How to Travel When You’re Poor, Part 1: (Do You Even Really WANT To?!)

This is not a comprehensive guide, so please don’t get mad at me.

Here are things I know: I’m carrying more than the average amount of college debt (it’s in the six-figures. My parents are so proud), I make a very modest living (I manage food production for a small cafe company in a small town), and I live alone so I pay living expenses alone. It’s still possible to travel. I’m typing this from Ireland even though I live in Illinois, so that’s how you know I’m telling the truth. There ARE a few things to consider as you start to make your traveling moves–here are the things I’ve found most helpful so far.

Where Do You Want to Travel?

The Washington Monument, Washington D.C. (USA), August 2017

This is probably the most fun part of the list, honestly, which is why I put it first. Do you want to stay close to home? Somewhere in the country? Somewhere out of the country?? Essentially, how easy is it to get to where you’re trying to go?

A couple things to consider, particularly on a tight budget:

Language barrier–if you’re not able to pay for guided tours or fancy hotels or a cell phone plan that allows you data in a foreign country, a language barrier can make navigating tough. I picked Ireland for my first big trip abroad partly because I speak the language fluently, and since I am almost perpetually lost and asking people for directions and advice, this was a good move on my part. It’s also easier to socialize and make new friends. Also though, if you’re comfortable with a language barrier, just ignore this advice entirely.

Exchange rate: I’m poorer in Ireland than in the US, which is remarkable. I’m less poor in Mexico than in the US, which is remarkable in a different way. Money isn’t everything, so I’m not suggesting you put a TON of stock in this. BUT you don’t want to run out of money entirely on your trip, probably.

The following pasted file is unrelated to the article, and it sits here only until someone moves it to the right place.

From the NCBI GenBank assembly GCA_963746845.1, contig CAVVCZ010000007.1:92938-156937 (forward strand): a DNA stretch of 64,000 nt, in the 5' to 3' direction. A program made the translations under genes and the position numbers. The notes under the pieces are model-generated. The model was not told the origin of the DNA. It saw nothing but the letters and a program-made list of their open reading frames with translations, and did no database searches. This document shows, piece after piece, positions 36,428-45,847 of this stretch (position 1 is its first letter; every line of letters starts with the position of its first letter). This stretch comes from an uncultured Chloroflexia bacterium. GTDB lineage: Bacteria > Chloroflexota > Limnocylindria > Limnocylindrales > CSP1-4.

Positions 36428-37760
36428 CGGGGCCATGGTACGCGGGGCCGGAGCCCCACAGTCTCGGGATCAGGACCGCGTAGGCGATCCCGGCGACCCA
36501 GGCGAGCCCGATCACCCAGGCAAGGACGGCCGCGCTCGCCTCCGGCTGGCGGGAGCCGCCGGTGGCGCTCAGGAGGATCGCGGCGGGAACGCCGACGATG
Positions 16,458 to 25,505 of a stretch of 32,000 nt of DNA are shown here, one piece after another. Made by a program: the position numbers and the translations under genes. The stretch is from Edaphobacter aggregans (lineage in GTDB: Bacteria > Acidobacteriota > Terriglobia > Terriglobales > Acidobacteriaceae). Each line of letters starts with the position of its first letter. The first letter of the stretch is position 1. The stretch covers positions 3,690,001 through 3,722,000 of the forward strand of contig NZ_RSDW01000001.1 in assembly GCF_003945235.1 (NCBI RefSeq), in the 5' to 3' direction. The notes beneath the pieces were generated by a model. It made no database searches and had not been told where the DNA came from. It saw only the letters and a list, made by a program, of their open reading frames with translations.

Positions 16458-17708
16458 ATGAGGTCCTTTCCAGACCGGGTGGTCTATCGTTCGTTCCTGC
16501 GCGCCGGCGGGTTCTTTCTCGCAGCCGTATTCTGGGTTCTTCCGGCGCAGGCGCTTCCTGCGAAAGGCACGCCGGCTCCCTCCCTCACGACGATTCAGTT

How Can You Get There (literally)?

The further away, the fewer modes of transportation you have to choose from–if you’re going overseas, you’re going to need to take a plane, or I guess charter a boat? And that’s going to (obviously) cost more than a road trip to a nearer destination.

There’s a give and take with all your decisions if you’re traveling on a budget. If you want to go somewhere further away, the cost will be higher, but the payoff is a trip to somewhere new and cool and amazing. If the cost is higher just to get there, you might have to adjust your expectations for what you’ll do when you arrive. If you have $1500, and you spend $500 on a plane ticket, you won’t be staying at nice hotels and going on tours and taking taxis when you get to where you’re going. You’ll be staying in hostels and couch surfing and googling ‘Free things to do in (insert name of city)’ frantically. If you have the same budget but you’re able to take a weekend trip to a nearby city, you might be able to spend $50 on a train or bus ticket to get there, and all of a sudden you’re looking at a much higher potential for glamorous living.

Which brings us to…

What Will You Give Up in Order to Do It?

I have been revisiting this question throughout my trip so far, because the answer changes as circumstances change. Here are the main big things I had to make decisions about in order to spend two months in Ireland: